The Internet produces so many rabbit holes to explore. I recently wandered down some of those paths as I found some classic vehicles with EV swaps. The one that got me the most was an all-electric Defender climbing stream and the only noise was the creek streaming by and the sound of the tires crunching rocks.

This sent me searching for more and more information on converting a classic to an EV. EV West and Electric GT are the two companies that popped up the most in the searches. EV West has had a land speed record EV and competed at Pikes Peak. Electric GT has had a Ferrari 308 conversion and is coming out with their own EV crate motor that even looks like a V8.

But how much does an actual electric vehicle conversion cost?

The cheapest EV West kit is $7,600 and that does not include the vehicle that you will be converting. Rich Rebuilds is a YouTuber with close to a million followers, so he’s either really knowledgable or a complete dullard who is entertaining to watch. I’m leaning more towards knowledgeable, but reserve the right to adjust that opinion. Rich breaks down in this video the actual cost behind building an EV from an Audi A5. He includes the donor car price.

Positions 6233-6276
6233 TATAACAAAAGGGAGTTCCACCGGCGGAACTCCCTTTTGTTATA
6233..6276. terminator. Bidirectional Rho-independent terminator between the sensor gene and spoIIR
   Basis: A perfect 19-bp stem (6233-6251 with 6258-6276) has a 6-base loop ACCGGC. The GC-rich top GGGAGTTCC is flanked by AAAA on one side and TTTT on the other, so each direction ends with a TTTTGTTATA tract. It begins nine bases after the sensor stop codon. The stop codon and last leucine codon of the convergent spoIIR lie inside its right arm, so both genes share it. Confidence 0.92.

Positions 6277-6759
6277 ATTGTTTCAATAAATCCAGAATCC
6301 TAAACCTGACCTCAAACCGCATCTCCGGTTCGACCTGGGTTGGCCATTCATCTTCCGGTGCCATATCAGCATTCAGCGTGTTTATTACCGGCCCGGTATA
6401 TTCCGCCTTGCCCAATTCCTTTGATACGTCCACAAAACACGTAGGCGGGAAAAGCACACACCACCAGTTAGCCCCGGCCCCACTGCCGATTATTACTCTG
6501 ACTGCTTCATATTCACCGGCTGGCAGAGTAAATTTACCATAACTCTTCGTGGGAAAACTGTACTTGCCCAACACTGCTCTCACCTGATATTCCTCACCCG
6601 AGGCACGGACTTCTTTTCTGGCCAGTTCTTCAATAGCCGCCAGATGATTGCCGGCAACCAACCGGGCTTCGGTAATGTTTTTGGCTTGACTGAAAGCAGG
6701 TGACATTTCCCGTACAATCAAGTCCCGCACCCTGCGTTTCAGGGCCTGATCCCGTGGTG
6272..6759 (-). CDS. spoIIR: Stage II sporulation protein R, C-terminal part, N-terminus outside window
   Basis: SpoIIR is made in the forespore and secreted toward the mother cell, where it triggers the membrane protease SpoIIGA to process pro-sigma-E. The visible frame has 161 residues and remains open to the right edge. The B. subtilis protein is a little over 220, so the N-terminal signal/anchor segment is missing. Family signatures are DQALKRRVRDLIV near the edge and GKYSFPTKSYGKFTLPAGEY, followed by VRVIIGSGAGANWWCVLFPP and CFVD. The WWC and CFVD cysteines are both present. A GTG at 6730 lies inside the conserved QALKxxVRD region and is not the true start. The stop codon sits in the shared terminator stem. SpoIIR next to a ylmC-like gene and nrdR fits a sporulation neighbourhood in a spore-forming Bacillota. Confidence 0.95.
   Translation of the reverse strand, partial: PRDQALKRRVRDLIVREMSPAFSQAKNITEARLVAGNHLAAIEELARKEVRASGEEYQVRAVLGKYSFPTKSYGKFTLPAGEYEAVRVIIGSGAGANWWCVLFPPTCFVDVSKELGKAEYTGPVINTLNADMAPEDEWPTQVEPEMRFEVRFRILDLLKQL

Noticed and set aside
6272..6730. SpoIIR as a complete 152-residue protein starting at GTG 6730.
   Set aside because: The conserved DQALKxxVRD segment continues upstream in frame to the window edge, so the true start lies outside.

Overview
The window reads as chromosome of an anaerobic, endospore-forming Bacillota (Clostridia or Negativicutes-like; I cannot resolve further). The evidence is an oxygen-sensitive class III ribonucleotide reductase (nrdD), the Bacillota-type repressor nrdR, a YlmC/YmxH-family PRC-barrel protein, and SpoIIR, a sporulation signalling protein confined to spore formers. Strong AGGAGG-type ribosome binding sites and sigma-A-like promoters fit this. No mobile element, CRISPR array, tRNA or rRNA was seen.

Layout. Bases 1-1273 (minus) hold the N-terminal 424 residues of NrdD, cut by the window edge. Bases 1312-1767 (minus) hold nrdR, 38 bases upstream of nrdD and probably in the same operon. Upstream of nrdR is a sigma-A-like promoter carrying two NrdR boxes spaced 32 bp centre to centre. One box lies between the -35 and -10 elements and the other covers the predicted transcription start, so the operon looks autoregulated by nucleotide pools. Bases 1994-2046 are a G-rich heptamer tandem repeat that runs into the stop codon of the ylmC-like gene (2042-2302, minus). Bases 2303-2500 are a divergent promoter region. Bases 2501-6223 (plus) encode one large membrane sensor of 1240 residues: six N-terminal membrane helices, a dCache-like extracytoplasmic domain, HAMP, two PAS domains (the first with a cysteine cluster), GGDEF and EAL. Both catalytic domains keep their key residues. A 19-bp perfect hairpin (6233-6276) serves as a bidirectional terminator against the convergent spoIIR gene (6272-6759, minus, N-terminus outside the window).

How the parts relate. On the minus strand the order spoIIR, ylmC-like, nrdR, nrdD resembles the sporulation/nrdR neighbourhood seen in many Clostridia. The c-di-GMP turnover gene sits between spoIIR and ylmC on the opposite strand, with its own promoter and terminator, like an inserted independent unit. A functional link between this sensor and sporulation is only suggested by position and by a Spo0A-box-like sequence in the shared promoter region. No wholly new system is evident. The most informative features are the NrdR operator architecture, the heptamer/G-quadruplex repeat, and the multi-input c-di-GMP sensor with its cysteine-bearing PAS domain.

If you are looking for a more spreadsheet-based explanation, the team at EV4U also has a detailed explanation of the total cost of building an EV. They leave out the donor car price.

Why so expensive?

The most expensive item in a DIY EV is still the most expensive item in a factory-built version: batteries. Batteries are becoming more and more in demand in all parts of our lives. Cell phones, Kindles, EVs, solar-powered everything, and more. Finding cheap components is the biggest hurdle and with EV builds becoming more popular the budget build is getting harder to pull off.

There is some hope in the form of solid-state batteries coming in the near future, but again, that’s in the future. Twice the range with half the time to charge would be amazing upgrades, but so far they do not exist yet in the consumer market. Maybe, this year in 2021. That’s refreshing to say, “2021.”

You can still pull off a budget EV, but it takes getting some amazing luck! Check out Rich’s Mini that he built for $3,000, including the car!

Would I love to build a squarebody Suburban EV? Yes, so much room for batteries! Someone will probably beat me to it while I’m still saving the money to build it…